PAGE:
6.4. The bubbling of exchanges 108

6.5. The quest for information 110

6.6. Medical anxieties 111

6.7. From information to empowerment 113

6.8. The patient facing the flow: A collective 114

6.9. Layperson production 117

6.10. Conclusion 120

6.11. References 120

Chapter 7. Interferences and Territorial Conflicts: The Case of the Electronic Medical Record 125
Roxana OLOGEANU-TADDEI and David MORQUIN

7.1. Introduction 125

7.2. Theoretical framework 127

7.3. Case study 128

7.3.1. Context 128

7.3.2. Methodology 129

7.3.3. Case study situations 130

7.4. Discussion 134

7.5. Conclusion 137

7.6. References 137

Chapter 8. Professional Practices and Organizational Issues. The Case of Medical Regulating Assistants 141
Aurélia LAMY, Céline MATUSZAK, Eric KERGOSIEN, Natalia GRABAR and Pierre VALETTE

8.1. Introduction 141

8.2. The medical regulation file at the heart of the service’s activities 143

8.2.1. Summarizing information without distortion 144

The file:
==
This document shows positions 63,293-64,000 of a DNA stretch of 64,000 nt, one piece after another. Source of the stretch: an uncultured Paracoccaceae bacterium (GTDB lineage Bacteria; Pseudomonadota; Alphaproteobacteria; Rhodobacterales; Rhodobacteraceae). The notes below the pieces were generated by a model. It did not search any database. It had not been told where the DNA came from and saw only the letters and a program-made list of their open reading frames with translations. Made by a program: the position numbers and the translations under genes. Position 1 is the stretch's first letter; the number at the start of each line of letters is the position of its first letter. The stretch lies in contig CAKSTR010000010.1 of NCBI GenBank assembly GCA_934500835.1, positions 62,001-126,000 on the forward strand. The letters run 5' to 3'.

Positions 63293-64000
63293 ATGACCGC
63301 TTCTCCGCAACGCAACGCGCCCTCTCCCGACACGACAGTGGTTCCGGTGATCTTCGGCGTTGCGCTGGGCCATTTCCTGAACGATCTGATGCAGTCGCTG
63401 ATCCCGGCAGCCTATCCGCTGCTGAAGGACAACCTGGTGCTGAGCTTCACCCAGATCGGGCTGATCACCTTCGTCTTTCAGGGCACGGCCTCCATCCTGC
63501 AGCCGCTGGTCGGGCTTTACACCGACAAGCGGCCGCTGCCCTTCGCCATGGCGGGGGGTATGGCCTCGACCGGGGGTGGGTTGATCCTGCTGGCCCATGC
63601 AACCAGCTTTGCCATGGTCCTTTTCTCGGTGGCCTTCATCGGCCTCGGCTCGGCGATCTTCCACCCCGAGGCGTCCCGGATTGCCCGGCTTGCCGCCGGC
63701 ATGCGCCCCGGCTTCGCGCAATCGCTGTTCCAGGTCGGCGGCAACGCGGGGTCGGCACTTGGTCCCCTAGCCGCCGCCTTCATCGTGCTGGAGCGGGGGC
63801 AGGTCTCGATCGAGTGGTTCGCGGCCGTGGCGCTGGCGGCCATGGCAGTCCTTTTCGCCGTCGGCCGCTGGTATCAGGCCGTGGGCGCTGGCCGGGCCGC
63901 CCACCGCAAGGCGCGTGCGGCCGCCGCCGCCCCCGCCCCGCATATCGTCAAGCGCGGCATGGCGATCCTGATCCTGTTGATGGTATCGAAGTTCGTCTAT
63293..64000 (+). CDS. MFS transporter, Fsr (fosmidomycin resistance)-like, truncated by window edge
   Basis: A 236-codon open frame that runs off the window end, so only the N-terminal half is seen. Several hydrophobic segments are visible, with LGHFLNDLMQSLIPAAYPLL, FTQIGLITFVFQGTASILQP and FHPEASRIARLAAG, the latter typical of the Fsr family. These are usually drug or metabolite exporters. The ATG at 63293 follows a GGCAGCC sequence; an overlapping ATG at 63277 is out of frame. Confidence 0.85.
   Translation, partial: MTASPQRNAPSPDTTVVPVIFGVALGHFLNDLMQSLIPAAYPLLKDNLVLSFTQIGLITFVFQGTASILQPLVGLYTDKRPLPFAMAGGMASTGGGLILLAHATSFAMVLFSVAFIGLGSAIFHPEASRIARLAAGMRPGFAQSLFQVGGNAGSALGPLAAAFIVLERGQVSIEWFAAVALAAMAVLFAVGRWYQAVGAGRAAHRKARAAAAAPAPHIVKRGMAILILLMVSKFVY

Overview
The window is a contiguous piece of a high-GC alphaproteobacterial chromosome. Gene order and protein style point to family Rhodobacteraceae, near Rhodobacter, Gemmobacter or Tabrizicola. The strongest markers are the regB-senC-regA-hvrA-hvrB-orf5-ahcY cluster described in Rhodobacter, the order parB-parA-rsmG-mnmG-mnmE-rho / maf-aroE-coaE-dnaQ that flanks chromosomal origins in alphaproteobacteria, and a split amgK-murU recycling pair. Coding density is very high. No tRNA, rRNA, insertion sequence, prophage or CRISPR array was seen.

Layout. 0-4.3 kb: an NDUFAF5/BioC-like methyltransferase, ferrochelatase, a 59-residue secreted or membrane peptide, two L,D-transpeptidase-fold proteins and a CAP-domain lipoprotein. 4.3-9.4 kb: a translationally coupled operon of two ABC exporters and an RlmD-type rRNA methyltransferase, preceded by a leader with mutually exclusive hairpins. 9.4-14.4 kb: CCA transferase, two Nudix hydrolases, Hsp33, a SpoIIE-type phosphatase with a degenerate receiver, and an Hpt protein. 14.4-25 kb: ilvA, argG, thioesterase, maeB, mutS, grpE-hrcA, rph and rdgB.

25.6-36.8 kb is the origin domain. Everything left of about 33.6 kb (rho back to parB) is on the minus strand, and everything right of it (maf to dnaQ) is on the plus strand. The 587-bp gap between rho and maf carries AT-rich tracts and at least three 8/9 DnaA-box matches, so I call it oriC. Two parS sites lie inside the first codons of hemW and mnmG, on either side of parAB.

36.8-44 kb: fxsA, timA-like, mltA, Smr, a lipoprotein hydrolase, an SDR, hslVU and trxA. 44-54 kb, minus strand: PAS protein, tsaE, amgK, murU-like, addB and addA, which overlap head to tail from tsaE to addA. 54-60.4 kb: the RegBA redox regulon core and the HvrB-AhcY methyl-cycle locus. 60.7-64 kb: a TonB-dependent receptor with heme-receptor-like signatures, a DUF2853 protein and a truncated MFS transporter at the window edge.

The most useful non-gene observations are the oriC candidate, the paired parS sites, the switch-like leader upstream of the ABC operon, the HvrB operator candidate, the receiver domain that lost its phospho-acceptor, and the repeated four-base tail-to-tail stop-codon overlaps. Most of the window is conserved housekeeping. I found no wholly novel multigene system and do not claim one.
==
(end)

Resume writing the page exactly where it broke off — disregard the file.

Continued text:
8.2.2. Beyond input: Relational work 146

8.2.3. A mediation system that participates in the definition of a place report 147

8.3. Around the DRM (regulation file): Multiactivity at the service of efficient patient care 148

8.3.1. At the individual level 149

8.3.2. At the collective level 150

8.3.3. Between personal involvement and collective activities: The development of the proper role in the handling of the regulation file 152

8.4. Conclusion 154

8.5. References 155

Chapter 9. The Moral Economy of the Health “Territories.” Technocratization from the Top-Down of Biopolitics, Politicization from the Bottom-Up of Life Policies 159
Frédéric PIERRU

9.1. Introduction 159

9.2. The system and the territory against the local 161

9.3. A new technocratic boundary: Escaping politics 164

9.4. Centralization, verticalization, and integration of sectoral government 167

9.5. 2009: The final fight? 170

9.6. An evanescent territorial health state 172

9.7. Technocratic “boundaries” facing the anarchy of life 176

9.8. References 178

List of Authors 183

Index 185

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Isabelle Pailliart Grenoble Alpes University, France.